I saw a lot of things that made me think this is a particularly friendly library, including a basket of magnifiers ("Magnifiers available, ask for assistance) and a sign explaining how people who can't get to the library can get books by mail. Nice. Another sign said "Help! We need yours. Be a library volunteer." I also like the one that said "No cell phone use inside. Go outside." Just tell it! Another, in the lobby, said, "Thank you for being respectful. If you choose not to be respectful, here's our policy..." and went on to explain the steps that would be taken. A separate sign defined what is meant by respectful library behavior.
The Wisconsin Department of Transportation has a sign in the lobby about a Transportation Reading Challenge, for kids up to 10 years old. Read 10 books, each about a different type of transportation, and get some recognition. Neat idea. Somebody tell the MN Dept of Transportation, OK?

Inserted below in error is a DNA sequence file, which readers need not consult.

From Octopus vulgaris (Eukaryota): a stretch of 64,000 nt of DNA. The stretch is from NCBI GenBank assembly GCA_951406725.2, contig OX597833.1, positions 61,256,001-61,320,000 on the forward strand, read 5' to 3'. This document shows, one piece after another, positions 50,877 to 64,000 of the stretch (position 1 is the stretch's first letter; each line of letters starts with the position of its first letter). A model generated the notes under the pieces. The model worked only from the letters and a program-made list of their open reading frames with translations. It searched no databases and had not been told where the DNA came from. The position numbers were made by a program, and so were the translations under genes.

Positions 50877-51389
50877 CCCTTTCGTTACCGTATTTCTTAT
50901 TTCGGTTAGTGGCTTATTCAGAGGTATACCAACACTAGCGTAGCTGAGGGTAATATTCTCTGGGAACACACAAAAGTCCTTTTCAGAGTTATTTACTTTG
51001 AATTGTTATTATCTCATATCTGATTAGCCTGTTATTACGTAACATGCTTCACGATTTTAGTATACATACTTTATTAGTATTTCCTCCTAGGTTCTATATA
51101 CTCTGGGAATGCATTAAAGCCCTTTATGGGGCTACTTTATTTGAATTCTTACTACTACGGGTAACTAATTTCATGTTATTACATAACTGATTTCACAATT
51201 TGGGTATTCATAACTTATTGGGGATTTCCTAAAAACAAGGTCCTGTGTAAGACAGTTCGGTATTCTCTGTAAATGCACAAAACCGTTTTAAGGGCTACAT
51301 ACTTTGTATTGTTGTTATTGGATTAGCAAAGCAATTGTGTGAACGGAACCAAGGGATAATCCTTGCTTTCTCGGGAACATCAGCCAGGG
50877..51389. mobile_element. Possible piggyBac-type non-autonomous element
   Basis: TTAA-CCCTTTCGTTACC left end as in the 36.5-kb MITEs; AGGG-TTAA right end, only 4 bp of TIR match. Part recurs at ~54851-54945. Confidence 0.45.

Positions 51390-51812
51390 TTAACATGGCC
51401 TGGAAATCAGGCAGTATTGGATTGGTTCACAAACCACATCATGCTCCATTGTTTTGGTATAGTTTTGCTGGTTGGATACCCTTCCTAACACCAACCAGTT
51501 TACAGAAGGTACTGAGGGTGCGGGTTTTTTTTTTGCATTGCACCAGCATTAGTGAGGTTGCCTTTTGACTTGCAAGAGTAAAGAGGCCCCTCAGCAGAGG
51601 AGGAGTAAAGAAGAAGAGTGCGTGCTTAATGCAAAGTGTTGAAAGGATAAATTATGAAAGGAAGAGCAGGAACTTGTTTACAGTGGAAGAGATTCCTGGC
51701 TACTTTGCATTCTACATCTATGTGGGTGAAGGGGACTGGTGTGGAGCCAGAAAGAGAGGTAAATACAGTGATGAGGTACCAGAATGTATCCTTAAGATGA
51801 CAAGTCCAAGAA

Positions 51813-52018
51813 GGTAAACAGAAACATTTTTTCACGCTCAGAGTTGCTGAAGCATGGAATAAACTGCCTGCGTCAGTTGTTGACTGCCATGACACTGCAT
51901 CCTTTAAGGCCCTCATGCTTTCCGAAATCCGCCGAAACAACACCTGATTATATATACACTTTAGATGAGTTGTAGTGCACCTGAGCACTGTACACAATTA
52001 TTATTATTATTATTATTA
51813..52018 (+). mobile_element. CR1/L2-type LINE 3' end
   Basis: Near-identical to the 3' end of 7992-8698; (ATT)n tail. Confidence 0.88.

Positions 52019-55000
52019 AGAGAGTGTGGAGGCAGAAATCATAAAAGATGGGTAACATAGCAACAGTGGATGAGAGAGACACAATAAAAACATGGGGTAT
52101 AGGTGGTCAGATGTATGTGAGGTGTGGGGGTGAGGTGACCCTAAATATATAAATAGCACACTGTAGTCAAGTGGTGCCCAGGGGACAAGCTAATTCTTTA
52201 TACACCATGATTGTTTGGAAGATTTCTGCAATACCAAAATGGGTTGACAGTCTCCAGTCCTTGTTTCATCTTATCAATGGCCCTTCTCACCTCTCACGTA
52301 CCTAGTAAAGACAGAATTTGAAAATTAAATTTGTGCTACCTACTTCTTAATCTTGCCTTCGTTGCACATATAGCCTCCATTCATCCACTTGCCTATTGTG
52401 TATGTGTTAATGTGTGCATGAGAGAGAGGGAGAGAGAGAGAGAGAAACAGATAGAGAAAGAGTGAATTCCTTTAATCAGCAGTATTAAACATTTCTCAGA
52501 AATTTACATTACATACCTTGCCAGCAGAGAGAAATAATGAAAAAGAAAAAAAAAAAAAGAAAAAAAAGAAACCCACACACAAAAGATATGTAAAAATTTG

The collection looks good for adults and kids (though I don't really study collections, I'm more interested in ambiance).There seem to be a lot of periodicals. There's even a microfilm reader, and you don't find those everywhere these days. I liked a sign in the kids' area that explained "Easy non-fiction has many photos, few words" and pointed out that they are marked with a red dot.
There are 12 labeled bins of toys available for little kids, including various types of blocks and animals. And there must have been a summer project that resulted in an amusing display of "Frankentoys," toys that have been altered in some way.
I was there during the last half hour of a two-day Friends of the Library book sale. The books were well picked-over, but I thoroughly enjoyed the double-chocolate mint cookies from the bake sale table!